So Faye walked down her driveway -- without her key to Robin's house -- and peeked in the front door. There was Joseph's bedroom door, slightly ajar -- just the way his mom always left it. And there was Robin's purse, undisturbed and on the floor, just like always.
"I didn't want to wake Robin up, so I went back home," Faye said.
Throughout the night, she'd glance at Robin's house out the front window, and it was the same.
February 28, 2001
The next morning started with a simple phone call. Faye called Augusta Tech to needle her daughter: "I was going to tell her, 'You told me to call you when I got home, but where were you all night?'"
But Robin never showed up for work, a friend said, and folks were starting to worry.
"Right then, my heart just started pounding," Faye said.
She dressed and walked back down to the house. She unlocked the front door and tried to push it open, but a safety chain blocked her progress.
So she went inside through a door off the screened porch, through the kitchen, through the dining room and around the corner.
And there was her daughter, lying crumpled on the hall floor of the house that everyone thought she'd be safe in.
"It was like part of me just died," Mrs. Reeves said.
She knelt beside her daughter, touched her arm and told her how much she loved her.
Robin was just four steps from Joseph's door. On the wall above where she lay, hung the pictures of family members, the 1926 Thomson High School diploma of Ollie Mae Jones, newspaper clippings about the plane crash death of Cadet Billy Wayne Jones and other keepsakes.
Robin was wearing the same clothes she'd had on the night before at church -- something Mrs. Reeves said tells her plenty about when the killer or killers struck: "Anyone who knew her will tell you the first thing Robin did when she came in was throw on a sweat suit."
And on the purple paisley comforter that covered Robin's bed sat the clothes from Cato's.
"I guess she was planning to try them on the night before," Mrs. Reeves said.
Faye knew she needed to call 911, and she really tried.
"I pounded that phone," she said. "My fingers just would not hit the right keys."
So she did the first thing that popped into her mind: she ran outside trying to find some help. She tried to flag down cars, but no one stopped.
Until Ray Cummings.
On his way home from the night shift at Temple that morning, Mr. Cummings saw a frantic woman running toward the street.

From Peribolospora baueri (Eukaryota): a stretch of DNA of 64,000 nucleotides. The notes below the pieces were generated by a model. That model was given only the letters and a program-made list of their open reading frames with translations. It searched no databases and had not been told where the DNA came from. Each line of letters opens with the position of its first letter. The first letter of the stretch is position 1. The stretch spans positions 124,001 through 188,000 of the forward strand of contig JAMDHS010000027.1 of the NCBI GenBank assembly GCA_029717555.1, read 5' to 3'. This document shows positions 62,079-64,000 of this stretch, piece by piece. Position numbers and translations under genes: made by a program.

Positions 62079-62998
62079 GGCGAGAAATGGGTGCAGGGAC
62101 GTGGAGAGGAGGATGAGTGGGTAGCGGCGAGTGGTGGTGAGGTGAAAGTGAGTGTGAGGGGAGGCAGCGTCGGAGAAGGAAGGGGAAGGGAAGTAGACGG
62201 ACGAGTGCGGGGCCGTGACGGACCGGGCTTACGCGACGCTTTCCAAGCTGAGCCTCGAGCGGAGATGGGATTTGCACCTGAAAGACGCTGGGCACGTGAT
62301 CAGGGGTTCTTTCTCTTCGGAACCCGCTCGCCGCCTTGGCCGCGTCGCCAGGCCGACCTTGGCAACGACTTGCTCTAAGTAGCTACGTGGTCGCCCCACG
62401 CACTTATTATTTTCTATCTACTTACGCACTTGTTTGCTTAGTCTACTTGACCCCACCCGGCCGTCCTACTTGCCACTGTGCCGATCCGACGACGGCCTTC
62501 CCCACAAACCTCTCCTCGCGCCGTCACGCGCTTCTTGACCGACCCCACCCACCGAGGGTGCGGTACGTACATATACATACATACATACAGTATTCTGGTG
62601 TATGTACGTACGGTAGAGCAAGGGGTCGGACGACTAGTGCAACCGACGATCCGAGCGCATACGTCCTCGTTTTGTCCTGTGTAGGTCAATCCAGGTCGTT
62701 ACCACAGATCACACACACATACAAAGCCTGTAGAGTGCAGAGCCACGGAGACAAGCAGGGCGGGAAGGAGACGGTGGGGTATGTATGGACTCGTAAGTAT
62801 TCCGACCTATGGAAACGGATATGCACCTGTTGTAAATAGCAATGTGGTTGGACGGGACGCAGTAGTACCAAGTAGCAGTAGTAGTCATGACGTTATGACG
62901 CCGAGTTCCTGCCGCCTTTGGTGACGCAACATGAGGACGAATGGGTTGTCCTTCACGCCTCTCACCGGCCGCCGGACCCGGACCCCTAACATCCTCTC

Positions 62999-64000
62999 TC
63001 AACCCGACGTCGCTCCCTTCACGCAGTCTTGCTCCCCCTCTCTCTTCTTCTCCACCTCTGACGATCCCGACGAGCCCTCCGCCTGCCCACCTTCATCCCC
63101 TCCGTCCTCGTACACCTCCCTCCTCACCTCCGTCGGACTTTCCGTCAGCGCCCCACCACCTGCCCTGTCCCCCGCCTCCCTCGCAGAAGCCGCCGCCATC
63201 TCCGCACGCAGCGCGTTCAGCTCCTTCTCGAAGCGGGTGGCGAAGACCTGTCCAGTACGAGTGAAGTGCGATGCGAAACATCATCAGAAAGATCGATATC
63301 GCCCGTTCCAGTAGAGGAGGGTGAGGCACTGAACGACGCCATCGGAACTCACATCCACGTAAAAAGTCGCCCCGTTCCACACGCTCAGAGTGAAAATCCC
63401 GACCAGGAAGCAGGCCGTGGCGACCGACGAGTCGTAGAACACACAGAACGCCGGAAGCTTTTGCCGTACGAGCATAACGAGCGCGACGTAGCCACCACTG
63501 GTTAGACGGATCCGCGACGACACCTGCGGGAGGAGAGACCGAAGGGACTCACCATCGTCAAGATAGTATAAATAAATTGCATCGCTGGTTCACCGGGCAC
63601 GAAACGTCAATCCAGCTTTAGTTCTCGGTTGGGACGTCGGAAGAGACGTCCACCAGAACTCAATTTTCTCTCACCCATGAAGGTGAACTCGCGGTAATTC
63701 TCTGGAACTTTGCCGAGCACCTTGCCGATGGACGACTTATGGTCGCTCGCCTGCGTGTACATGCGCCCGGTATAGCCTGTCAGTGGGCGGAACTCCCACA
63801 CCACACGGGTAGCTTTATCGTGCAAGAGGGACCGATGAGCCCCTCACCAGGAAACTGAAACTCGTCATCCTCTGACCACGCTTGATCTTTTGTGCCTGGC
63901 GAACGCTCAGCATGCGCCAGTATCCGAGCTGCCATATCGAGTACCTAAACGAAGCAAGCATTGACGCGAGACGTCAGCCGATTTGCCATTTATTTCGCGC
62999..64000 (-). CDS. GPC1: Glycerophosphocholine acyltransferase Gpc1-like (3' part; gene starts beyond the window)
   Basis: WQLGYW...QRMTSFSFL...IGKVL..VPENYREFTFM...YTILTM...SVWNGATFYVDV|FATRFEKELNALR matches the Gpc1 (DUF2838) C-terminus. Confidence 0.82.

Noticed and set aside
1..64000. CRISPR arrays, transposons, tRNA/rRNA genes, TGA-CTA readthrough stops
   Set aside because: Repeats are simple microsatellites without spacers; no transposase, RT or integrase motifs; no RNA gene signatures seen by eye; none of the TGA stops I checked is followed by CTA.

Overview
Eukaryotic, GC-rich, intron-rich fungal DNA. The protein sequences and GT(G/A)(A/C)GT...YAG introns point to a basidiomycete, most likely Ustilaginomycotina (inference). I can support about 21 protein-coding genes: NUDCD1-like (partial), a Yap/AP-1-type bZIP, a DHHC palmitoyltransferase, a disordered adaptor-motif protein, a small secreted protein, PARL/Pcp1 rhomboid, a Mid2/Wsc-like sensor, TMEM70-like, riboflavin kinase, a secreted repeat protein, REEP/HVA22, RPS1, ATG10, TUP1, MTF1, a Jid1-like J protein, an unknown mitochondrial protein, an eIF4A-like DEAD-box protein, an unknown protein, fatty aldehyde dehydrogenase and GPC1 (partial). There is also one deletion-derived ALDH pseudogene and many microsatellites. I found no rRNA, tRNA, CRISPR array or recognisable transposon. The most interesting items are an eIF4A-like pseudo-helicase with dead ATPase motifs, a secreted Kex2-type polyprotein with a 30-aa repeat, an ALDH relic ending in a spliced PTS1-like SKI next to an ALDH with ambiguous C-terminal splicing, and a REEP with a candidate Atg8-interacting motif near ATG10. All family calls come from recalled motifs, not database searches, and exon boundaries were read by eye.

"The look she had on her face is something I'll never forget," he said.
He knew he had to stop.
"I'm a Christian and I believe in helping people," said Mr. Cummings, who attends Springfield Baptist Church, less than a mile from the crime scene. "That's the way I've been all my life. It's just by the grace of God that I stopped."
He never quite understood what Faye Reeves was trying to scream, but figured it out enough to call 911 and walk inside the house.
He saw Robin's body; Faye grabbed the baby, and they went back out in the front yard where Mr. Cummings stayed for more than an hour until police and friends had arrived.
"You just don't know how she was screaming," he said, pausing to catch his thoughts. "I still hear that."
Reality races in
The phone in Mike Love's office at Regions Bank on Hill Street rang about 9:15. It was Pam-Pam and something, she said, was terribly wrong at Robin's. Fire trucks, police and ambulances were there.
Mr. Love had known Robin for years, ever since he and a buddy rode their bikes to the Reeves' house on Harrison Road.
They'd lived in the same duplex on Cobb Street in the early 1980's -- him on one side, Robin and a friend on the other.
She'd helped him move to Ginger Hill Road in 1984.
"She came to visit when we moved and she got cold and borrowed three or four of my sweaters," he said. "She swore she'd return them. I haven't seen them since."
But she continued to lean on him as friend. He kept her checkbook balanced, helped with other day-to-day chores and became the godfather to Robin's children.
"It's an honor," he said. "It will always be. I'd take them right now if I had to."
So when the call came in that Wednesday, he asked a friend, Renee Wright, to accompany him to Robin's house.
"You know that feeling -- you just don't want to go by yourself," he said.
On the way, he thought something may have happened to Joseph.
Then he saw Faye.
"When I got to the house and I saw Faye standing beside the house by herself, I knew it was Robin," he said.
Flood of friends
News travels fast in McDuffie County, and by the time Faye Reeves was talked into going back to her house that day, people had started coming to offer their support. Her yard quickly filled with cars; her house quickly filled with friends.
Cancer had taken Mrs. Reeves' husband, Joseph, and brother, James, within 24 months of the morning her daughter was found.
But she was buoyed by friends and family that day, people she still leans on to this day.
"I'll never forget the overwhelming love people showed," she said.